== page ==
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If I want to get started on indoor climbing, what is the bare minimum I need to have, assuming I don't want to rent equipment?

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Shoes and a harness. Some places don't have belay devices or carabiners attached to each rope, so check on that beforehand, as you may need to provide your own.

That's it.

Chalk and a chalk bag is something you'll probably want pretty quickly and often comes packaged with the harness.

For climbing shoes, look for something comfortable to wear for a couple hours but tight like a slipper. Imagine that you're going to be standing on your toes a lot, so you want a direct link from toe, to shoe, to wall. The same tightness should extend all around the toe box (i.e. gaps along your big toe or towards your smaller toes are bad).

For a harness, just aim for comfort - you'll spend a lot of time hanging on the rope early in your climbing career, so a bit of padding won't hurt you. Lots of harnesses have a ton of "gear loops", but for indoor you can get the simplest one possible, just somewhere to hang your chalk bag, if that. Padded leg loops are worthwhile though, as is a simple way to get in and out of it, and an obvious way to check that you are properly strapped in.

Belay device - hopefully they have a GriGri attached to each rope. If not, consider buying one if you can spare the cash. Otherwise, just get a simple ATC-style device and call it a day. In order to attach your belay device to your harness, you'll need a carabiner. Most people prefer medium-large pear-shaped locking carabiners for this purpose, but any large, D-shaped locking carabiner will do the job too.

  • I think you'll need a belay carabiner and a partner as well, assuming non-gym-provided belaying enters into it. – Mr.Wizard Feb 21 '12 at 21:55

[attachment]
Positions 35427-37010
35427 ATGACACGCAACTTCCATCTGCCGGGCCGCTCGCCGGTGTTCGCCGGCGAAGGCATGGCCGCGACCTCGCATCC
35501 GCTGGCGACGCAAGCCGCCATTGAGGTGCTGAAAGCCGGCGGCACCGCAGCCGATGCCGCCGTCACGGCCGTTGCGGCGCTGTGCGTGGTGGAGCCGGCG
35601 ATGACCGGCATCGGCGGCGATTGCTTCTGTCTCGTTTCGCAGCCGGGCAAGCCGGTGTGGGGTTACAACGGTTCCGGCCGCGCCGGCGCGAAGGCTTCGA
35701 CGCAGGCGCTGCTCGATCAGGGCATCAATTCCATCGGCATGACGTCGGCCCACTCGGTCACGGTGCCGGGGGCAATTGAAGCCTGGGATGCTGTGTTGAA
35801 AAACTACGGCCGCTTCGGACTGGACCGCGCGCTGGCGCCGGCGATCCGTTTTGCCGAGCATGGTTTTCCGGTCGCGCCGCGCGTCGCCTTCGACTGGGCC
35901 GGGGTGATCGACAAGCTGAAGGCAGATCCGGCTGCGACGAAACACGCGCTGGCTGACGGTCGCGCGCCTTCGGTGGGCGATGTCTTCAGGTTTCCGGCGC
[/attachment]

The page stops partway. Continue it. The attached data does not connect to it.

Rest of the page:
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    You may need to take your own rope too - some small places don't have enough. – Rory Alsop May 4 '12 at 0:19
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As @xpda says, bouldering doesn't require much equipment at all. I found it much easier to start bouldering than climbing with a rope; I went a couple of times to a non-bouldering place and though I liked it, I didn't stay with it- bouldering was easier to get into and keep coming back.

As for the shoes- again, agreeing with @xpda - the first few times I went I found my lack of technique and underdeveloped muscles were far more important than whether I used climbing shoes or not. It was only after about a month that the shoes became a factor.

Of course, I started as an absolute beginner. If you're already experienced (or more talented) the shoes might be crucial earlier.

  • Does this refer to indoor bouldering? Do you still need spotters and portable mats? – Mr.Wizard May 6 '12 at 0:53
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    Yes, I'm referring to indoor bouldering. The place I go to has the entire floor of the climbing area padded. Spotters don't appear to be mandatory. – Eyal May 6 '12 at 7:06

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